It’s good training; Ellis says they’ve hired three of the boys who previously completed a job shadow there.
The business also acts as a sort of marketing arm of the ranch. There are promotional materials at the shop and posters for the organization. Ellis says that customers typically know that they’re supporting the ranch when they do business at the quick lube.
“We have a lot of people who come here because of that,” he says. “They come here because they want to help the ranch out. They like the program.”
Bode says that they’ve been able to run a successful operation by sticking to a simple formula of service.
And with the relatively unusual presence of ranch residents shadowing the techs, it’s important to hire the right people for the job. Bode says they offer competitive pay, team lunches and other little things to attract workers who are willing to be mentors.
At the same time, their own training is an ongoing exercise.
“The business requires constant training and mentoring of staff,” he says. “Adherence to the process is critical and directly associated with car count growth. The manager, assistant manager are teachers and trainers as well every day.”
Retention is as tough there as in any operation. Ellis says that roughly half of the techs have been there for more than a year. The city of Morgantown has 30,000 people, though many more arrive annually to attend West Virginia University. To pull in new customers, Ellis says they try to be as accommodating as possible.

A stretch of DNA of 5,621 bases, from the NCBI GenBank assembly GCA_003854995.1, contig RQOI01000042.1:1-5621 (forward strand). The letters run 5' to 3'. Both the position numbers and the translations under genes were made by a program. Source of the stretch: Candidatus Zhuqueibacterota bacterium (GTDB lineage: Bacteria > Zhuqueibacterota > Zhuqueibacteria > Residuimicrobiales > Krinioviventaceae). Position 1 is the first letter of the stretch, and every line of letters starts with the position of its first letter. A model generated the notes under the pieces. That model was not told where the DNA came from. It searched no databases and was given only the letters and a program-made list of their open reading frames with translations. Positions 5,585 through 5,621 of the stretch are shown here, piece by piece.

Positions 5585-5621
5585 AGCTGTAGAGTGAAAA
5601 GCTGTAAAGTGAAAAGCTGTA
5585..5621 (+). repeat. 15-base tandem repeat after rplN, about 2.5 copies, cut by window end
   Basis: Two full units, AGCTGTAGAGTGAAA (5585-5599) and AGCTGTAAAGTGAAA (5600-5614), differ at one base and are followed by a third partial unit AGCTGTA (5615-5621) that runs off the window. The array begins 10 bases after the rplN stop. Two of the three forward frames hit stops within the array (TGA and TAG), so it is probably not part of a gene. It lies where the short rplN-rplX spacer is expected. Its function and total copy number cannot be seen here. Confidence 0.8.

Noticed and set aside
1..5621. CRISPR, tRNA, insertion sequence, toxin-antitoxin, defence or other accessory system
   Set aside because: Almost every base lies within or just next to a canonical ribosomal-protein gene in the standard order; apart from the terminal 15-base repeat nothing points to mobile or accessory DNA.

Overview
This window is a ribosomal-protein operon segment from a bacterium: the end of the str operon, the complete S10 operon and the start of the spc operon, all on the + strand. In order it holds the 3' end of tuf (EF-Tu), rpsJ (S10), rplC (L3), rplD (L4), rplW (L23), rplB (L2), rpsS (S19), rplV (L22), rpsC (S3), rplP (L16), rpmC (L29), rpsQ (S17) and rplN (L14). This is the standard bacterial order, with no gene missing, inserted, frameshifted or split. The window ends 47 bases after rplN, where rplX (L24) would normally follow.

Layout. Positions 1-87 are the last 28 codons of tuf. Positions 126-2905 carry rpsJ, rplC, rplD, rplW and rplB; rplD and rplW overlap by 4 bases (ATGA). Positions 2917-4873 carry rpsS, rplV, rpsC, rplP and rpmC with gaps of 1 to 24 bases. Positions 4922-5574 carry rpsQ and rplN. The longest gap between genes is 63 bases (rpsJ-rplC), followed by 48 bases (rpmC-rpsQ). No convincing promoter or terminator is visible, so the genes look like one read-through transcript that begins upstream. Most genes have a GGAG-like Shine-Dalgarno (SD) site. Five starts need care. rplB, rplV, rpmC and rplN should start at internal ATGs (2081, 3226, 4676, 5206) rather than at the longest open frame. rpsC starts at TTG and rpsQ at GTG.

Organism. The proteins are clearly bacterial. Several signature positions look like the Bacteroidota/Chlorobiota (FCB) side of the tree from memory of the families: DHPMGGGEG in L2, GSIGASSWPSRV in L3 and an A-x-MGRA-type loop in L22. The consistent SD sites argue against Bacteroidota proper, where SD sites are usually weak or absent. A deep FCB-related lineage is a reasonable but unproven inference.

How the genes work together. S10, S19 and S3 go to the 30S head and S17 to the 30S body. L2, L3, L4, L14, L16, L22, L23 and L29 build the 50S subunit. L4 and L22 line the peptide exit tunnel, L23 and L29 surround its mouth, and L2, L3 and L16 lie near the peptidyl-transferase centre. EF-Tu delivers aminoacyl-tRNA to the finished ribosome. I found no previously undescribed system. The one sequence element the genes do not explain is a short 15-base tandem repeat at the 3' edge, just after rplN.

Their oil inventory increases as part of this effort. He says that one customer came in with a Ford Focus that required a 5W-50 oil. That might be the only customer that needs it, but he says they added it to their inventory for that person.
Bode says that in addition to oil changes, the shop also does engine, coolant, differential and power steering flushes. They also have some retail items like filters, wipers, batteries and additives.
Their core business is just like any quick lube operation. Bode says they sell speed and customer service. But there’s a little extra incentive for people like Ellis to know where the proceeds go.
“You have the whole goal of funding the ranch,” Ellis says. “It’s cool, because it’s not just in it to make money for a person. We’re in it because we want to help the ranch.”